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I'd like to write some optimized "unsafe" code, but provide a secondary "safe" version that can be used in sandboxes such as web pages. Is it possible to put both in the same assembly, or does the existence of any unsafe methods prevent the assembly from being loaded?

If I can put them both in one assembly, how do I check if it's possible to run the fast version?

And by the way, how can I run an .exe with raised security so I can test this myself?

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are both sets of code running with Full Trust? Or do you have the 'safe' code running in partial trust and the 'unsafe' with full trust/GAC? –  Dinis Cruz Dec 1 '11 at 2:50

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up vote 2 down vote accepted

Tread carefully here. Assemblies containing unsafe code are marked as 'unsafe' and require full-trust in order to load and run.

Question: Is the perf boost you expect to get worth the risk of possibly exposing the underlying OS, machine, data, etc. to malware via a vulnerability in your (unsafe) code?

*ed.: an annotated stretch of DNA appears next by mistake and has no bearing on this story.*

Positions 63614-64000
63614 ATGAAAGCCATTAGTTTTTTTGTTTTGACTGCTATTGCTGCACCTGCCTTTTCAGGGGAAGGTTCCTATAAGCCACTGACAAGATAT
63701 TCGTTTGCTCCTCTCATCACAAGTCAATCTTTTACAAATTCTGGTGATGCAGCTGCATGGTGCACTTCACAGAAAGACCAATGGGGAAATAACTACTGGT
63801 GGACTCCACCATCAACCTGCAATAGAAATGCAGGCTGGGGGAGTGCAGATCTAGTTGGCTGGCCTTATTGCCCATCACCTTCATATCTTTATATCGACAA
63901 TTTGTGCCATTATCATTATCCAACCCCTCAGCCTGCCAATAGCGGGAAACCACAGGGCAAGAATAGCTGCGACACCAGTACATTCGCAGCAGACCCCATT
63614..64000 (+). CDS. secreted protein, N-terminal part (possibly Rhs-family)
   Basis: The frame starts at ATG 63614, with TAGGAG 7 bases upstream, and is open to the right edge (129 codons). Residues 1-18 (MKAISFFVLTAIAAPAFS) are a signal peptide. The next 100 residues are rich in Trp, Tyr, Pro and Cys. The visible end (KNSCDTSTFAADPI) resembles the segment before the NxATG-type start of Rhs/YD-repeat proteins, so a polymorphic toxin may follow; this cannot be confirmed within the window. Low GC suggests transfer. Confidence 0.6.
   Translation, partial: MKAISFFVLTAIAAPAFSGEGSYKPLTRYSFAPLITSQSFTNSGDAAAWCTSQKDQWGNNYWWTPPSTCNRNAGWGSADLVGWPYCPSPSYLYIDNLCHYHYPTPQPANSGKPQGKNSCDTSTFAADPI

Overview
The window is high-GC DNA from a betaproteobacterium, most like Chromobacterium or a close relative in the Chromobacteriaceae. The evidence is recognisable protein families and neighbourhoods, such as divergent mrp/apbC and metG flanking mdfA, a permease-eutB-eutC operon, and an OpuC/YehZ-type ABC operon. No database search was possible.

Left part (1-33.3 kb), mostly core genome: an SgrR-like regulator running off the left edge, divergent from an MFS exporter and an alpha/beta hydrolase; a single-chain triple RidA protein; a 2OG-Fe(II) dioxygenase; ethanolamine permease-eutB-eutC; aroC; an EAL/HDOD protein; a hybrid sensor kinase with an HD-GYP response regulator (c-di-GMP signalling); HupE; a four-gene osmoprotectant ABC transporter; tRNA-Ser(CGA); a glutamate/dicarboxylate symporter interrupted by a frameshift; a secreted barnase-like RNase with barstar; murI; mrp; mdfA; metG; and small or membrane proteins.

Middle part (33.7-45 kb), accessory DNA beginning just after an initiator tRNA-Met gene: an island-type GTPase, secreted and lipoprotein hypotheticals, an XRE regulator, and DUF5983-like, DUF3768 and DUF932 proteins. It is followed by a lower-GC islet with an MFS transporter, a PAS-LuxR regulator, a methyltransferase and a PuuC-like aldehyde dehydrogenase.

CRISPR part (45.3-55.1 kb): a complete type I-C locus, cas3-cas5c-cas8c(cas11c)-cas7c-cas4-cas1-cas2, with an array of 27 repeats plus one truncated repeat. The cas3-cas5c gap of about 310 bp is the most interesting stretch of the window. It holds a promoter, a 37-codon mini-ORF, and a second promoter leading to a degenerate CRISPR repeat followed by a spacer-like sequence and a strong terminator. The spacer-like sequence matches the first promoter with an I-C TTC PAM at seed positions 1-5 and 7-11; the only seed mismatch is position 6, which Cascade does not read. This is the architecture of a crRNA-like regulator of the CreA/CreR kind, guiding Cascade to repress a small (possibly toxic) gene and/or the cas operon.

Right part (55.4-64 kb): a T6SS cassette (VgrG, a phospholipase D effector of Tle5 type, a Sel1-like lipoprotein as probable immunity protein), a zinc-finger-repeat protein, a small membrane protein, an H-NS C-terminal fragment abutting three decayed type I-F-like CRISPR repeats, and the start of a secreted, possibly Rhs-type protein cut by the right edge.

I would STRONGLY recommend that you carefully analyze, profile, measure and test your code - and several alternative implementations if you can - before introducing unsafe code. I've experienced few scenarios where unsafe code was truly required and when it was, have had to undergo extensive security reviews and analysis due to the potentially dangerous nature of the code.

You might want to read the following: http://social.msdn.microsoft.com/Forums/en-US/clr/thread/596ab254-87ab-4f13-847d-4b15e9170475

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So ... the answer's no. (Anyway, relax, the code in question is quite simple, I have years of C++ experience and I know my way around a fixed statement.) –  Qwertie Apr 14 '11 at 14:19

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